Corporate members: investment trusts
The first large corporate members were mainly linked to investment trusts. The investment trust supplied indirectly the capital that backed the corporate members. A qualifying investment trust is, generally speaking, exempt from tax on capital gains. To qualify, an investment trust has to meet certain conditions set out in ICAT88/S842. The use of investment trusts at Lloyd’s has declined, largely because of the trend to form integrated Lloyd’s vehicles (LLM1060), which led to difficulties in meeting the diversity conditions in section 842.
The 15% test
The Company Taxation Manual at CTM47000 onwards gives further details of the conditions in section 842 (LLM10000). Particularly significant is ICTA88/S842 (1)(b). This provides that the investment trust must not own a holding in a company that represents more than 15% by value of the investing company’s investments.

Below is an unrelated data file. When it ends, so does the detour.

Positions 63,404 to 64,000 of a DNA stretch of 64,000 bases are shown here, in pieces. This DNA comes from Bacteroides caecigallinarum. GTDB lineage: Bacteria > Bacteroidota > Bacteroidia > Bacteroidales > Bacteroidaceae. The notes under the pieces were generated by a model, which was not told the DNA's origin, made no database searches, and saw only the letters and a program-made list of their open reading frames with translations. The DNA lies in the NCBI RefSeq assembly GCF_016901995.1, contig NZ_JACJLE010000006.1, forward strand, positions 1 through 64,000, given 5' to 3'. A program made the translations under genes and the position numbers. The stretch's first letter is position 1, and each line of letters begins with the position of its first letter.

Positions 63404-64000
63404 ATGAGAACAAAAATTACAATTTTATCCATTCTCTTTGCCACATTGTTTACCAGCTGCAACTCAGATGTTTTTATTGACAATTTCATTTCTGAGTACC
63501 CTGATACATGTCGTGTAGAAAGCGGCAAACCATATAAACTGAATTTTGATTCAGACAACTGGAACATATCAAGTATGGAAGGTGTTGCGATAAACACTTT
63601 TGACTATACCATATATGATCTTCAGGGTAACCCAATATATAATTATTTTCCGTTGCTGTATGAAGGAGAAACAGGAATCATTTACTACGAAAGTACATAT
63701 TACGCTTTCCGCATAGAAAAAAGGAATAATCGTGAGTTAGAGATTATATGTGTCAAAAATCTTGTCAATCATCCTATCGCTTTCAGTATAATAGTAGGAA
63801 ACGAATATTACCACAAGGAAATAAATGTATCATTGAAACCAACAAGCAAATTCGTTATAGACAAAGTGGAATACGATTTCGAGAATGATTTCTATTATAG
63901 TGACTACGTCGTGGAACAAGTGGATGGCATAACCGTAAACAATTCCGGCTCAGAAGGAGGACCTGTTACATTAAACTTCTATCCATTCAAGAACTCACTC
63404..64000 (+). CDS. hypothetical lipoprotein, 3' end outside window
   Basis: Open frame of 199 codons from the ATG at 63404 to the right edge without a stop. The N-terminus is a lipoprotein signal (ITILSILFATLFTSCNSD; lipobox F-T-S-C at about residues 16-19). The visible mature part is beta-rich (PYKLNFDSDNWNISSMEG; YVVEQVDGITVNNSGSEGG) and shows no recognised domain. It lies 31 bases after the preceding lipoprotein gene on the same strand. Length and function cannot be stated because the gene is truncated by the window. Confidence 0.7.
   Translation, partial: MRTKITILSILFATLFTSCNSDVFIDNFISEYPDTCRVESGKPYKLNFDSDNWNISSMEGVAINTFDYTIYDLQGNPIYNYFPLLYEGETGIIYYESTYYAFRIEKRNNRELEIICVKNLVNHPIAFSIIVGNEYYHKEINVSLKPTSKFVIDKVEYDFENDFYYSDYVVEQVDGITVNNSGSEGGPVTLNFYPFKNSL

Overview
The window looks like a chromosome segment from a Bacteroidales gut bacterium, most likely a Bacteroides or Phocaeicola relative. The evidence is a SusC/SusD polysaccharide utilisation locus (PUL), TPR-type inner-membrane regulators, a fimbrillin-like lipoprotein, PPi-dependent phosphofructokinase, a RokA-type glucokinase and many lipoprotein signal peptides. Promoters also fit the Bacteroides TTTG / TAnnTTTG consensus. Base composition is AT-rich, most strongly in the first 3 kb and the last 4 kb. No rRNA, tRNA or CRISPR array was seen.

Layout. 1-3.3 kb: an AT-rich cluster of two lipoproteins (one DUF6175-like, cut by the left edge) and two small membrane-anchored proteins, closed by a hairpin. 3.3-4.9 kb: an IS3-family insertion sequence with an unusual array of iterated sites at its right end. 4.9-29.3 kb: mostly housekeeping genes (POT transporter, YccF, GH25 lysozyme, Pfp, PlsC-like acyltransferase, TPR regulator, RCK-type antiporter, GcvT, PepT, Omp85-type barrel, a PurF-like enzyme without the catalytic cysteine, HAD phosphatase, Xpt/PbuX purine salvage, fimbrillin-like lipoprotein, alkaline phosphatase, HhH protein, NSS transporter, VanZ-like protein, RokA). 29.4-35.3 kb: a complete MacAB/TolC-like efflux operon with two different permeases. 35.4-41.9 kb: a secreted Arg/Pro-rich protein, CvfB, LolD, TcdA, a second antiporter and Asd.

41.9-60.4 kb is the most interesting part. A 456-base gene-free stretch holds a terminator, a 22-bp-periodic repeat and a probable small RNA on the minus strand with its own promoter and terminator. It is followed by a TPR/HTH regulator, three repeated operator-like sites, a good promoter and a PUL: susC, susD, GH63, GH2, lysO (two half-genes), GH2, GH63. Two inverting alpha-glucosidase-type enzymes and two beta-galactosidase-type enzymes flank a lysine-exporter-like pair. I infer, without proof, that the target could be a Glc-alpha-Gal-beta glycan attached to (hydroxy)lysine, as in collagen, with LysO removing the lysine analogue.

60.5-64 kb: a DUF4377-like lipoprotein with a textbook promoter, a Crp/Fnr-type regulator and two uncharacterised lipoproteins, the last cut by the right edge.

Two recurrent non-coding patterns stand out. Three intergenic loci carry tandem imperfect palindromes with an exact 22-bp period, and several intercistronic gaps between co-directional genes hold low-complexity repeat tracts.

Loans by group members
In arriving at this 15%, holdings in a number of companies in one group are aggregated (ICTA88/S842 (1A)(a)). Loans by group members must also be taken into account (ICTA88/S842 (1A)(b)). If a would-be investment trust is a member of a group, then any money owed to it by other members of the group is treated for the purposes of this test as a security, and therefore as part of the investment trust’s holding in the companies owing the money.
Additions to holdings
The 15% test rule refers to the value of the holding at the time when the investment was acquired. However, any addition to the holding, which can include a loan, allows a recalculation at the time of the addition.